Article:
Early in the fourth quarter on Friday, the New York Liberty were clinging to a four-point lead on the road against the Minnesota Lynx until Jonquel Jones decided to take over the game. The former MVP went for nine points and eight rebounds in the frame -- the Lynx as a team had 10 points and four rebounds -- as the Liberty cruised to a 10-point win.
Jones finished with with 15 points, 17 rebounds and two blocks for her sixth double-double in her last eight games, and the Liberty improved to 7-1 in those contests. After a slow start to her tenure in New York, Jones has finally started to look like her usual self in recent weeks, and the Liberty are reaping the benefits.
In January, the Liberty acquired Jones in a blockbuster three-team trade that kicked off arguably the best offseason any team has ever had. Along with Jones, the Liberty added Breanna Stewart and Courtney Vandersloot to a team that already had Sabrina Ionescu, Betnijah Laney and Marine Johannes, and were immediately hailed as a superteam.
But while Stewart and Vandersloot hit the ground running, and made the All-Star Game along with Ionescu, Jones was almost an afterthought for the first few months. Up until the All-Star break, Jones was fifth on the team and 55th in the league in shot attempts per game (7.7).
A big part of that was the team being cautious as she worked her way back from a stress reaction in her foot that she suffered in the 2022 Finals; she didn't play 20 minutes in a game until June. The bigger issues were that when she was on the floor she was neither getting enough touches nor making a difference on the glass.
All of that has changed after the All-Star break. Jones' playing time, opportunities, production and efficiency have all increased by a considerable amount. Since play has resumed, Jones leads the league in rebounding and is one of three players averaging a double-double.
Here's a look at Jones' numbers pre-and-post-All-Star:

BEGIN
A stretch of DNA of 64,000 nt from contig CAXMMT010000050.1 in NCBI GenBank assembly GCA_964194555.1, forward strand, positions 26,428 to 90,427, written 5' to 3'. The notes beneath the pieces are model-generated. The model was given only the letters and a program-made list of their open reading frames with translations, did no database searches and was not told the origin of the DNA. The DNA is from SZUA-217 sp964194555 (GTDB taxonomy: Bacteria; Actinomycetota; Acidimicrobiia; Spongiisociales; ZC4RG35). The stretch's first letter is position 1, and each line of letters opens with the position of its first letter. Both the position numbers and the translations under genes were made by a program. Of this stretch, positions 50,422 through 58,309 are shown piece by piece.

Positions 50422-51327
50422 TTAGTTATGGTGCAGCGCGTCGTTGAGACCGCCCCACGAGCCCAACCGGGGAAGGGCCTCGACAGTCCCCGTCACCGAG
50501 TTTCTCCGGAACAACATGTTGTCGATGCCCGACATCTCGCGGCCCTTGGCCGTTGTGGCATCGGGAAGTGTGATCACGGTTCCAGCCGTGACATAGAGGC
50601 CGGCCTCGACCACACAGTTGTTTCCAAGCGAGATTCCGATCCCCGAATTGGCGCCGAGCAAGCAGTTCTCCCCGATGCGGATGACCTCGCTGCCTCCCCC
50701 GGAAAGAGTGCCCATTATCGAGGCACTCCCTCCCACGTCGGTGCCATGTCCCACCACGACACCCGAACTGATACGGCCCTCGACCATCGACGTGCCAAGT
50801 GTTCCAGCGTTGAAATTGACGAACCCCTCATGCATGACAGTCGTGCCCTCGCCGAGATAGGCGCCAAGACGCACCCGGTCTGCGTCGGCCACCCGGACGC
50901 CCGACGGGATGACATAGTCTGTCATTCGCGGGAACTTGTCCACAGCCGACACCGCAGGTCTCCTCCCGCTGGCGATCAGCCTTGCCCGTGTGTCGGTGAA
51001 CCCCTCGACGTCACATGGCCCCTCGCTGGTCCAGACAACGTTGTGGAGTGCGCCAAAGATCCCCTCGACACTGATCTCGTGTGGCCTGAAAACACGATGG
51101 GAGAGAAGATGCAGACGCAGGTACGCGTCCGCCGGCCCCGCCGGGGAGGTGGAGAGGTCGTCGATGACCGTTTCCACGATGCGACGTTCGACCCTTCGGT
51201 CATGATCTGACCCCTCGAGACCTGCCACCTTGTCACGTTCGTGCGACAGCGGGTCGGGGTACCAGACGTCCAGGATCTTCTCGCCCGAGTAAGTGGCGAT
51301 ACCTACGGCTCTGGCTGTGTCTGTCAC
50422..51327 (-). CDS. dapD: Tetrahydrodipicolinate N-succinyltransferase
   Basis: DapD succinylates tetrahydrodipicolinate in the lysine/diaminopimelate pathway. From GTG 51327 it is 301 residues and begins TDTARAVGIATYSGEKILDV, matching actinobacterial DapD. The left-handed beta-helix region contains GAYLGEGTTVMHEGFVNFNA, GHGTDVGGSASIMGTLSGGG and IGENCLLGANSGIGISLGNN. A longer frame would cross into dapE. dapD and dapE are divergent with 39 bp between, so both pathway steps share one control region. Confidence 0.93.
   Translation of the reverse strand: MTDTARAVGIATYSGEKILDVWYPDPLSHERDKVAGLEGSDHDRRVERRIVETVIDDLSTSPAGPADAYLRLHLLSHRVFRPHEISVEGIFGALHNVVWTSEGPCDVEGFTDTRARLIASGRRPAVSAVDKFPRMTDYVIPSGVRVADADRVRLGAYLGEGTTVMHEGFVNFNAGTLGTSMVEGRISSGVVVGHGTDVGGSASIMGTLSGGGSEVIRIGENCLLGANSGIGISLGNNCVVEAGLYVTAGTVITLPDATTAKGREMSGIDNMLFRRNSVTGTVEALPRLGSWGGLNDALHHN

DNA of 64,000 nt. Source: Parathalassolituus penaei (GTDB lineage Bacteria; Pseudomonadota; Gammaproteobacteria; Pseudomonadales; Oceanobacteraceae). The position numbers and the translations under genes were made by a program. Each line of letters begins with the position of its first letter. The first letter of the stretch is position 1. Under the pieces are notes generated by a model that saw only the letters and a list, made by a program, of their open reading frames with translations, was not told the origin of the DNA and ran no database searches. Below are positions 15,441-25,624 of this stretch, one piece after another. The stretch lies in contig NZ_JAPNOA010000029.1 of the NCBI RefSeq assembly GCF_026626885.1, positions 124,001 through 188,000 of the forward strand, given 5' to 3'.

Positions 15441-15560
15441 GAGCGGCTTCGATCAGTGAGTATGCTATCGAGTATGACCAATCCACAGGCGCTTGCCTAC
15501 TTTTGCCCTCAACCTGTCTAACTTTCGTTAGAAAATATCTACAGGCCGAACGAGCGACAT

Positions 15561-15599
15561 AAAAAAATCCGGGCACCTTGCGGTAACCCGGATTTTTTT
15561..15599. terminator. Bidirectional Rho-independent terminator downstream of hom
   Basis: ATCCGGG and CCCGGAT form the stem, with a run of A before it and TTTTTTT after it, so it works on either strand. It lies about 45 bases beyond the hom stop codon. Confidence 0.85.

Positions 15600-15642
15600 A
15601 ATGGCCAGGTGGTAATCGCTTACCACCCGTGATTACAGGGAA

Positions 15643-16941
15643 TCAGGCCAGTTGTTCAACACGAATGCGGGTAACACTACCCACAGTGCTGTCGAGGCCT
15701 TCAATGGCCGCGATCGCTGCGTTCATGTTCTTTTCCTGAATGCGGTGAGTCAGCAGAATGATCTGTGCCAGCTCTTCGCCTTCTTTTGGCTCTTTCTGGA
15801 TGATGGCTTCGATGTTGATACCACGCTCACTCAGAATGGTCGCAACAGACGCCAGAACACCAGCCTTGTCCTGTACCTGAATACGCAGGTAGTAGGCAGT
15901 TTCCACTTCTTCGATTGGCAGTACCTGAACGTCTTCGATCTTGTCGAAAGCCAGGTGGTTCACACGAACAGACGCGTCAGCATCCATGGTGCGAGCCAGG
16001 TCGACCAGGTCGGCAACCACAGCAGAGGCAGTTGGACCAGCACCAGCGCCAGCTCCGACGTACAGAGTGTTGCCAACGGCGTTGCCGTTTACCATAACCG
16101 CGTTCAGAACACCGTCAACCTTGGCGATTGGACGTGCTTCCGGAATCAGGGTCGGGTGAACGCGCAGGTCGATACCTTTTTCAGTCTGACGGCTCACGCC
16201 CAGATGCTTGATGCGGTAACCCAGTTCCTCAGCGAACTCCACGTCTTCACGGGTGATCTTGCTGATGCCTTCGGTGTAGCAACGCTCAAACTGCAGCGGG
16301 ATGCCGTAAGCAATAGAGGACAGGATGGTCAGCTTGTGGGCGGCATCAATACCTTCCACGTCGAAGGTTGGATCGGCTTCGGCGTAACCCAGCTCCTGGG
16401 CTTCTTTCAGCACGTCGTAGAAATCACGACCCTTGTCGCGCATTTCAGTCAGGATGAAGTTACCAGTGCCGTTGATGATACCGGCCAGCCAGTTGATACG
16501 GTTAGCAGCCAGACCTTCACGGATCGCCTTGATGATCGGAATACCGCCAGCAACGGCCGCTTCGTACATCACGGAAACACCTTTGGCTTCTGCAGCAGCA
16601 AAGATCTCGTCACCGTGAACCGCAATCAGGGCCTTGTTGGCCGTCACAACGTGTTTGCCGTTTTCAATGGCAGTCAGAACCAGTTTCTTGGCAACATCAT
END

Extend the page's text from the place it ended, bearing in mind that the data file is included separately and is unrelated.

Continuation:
|Jones' key averages||Minutes||Field Goals||Possessions||Points||FG%||Rebounds|
Jones' 3-point shooting has been solid all season long, and her ability to step out and space the floor is a key component of the Liberty's elite offense. When she's allowed to play in the paint, though, she thrives. Post-All-Star break she is shooting a ridiculous 72.5% on shots within eight feet.
The Liberty can run straight post-ups for her.
Or use her as a screener in the pick-and-roll, where her athleticism shines.
But while the Liberty have been a bit more deliberate about getting Jones the ball, she's also forced the issue by dominating the offensive glass. She's a center on a team with a number of high-level perimeter talents, and sometimes in those situations if a big wants the ball they have to go get it themselves.
Jones is averaging 3.6 offensive rebounds per game since All-Star, which is tied with Teaira McCowan for the most in the league. In those nine games, she's scored 21 points off put-backs per Synergy. That's compared to 27 points off putbacks in her first 18 games this season.
When Jones is more assertive she's more productive, and when Jones is more productive the Liberty are better. For the season, they are 9-0 when Jones takes at least 10 shots and 12-6 when she does not. When Jones gets the ball, particularly around the basket, good things happen.
That's a lesson they should remember and carry with them the rest of the way. Any hope they have of taking down the Aces and winning the first championship in franchise history rests in large part on Jones playing up to her capabilities. But she cannot be one of the best players in the world if she's not getting the ball.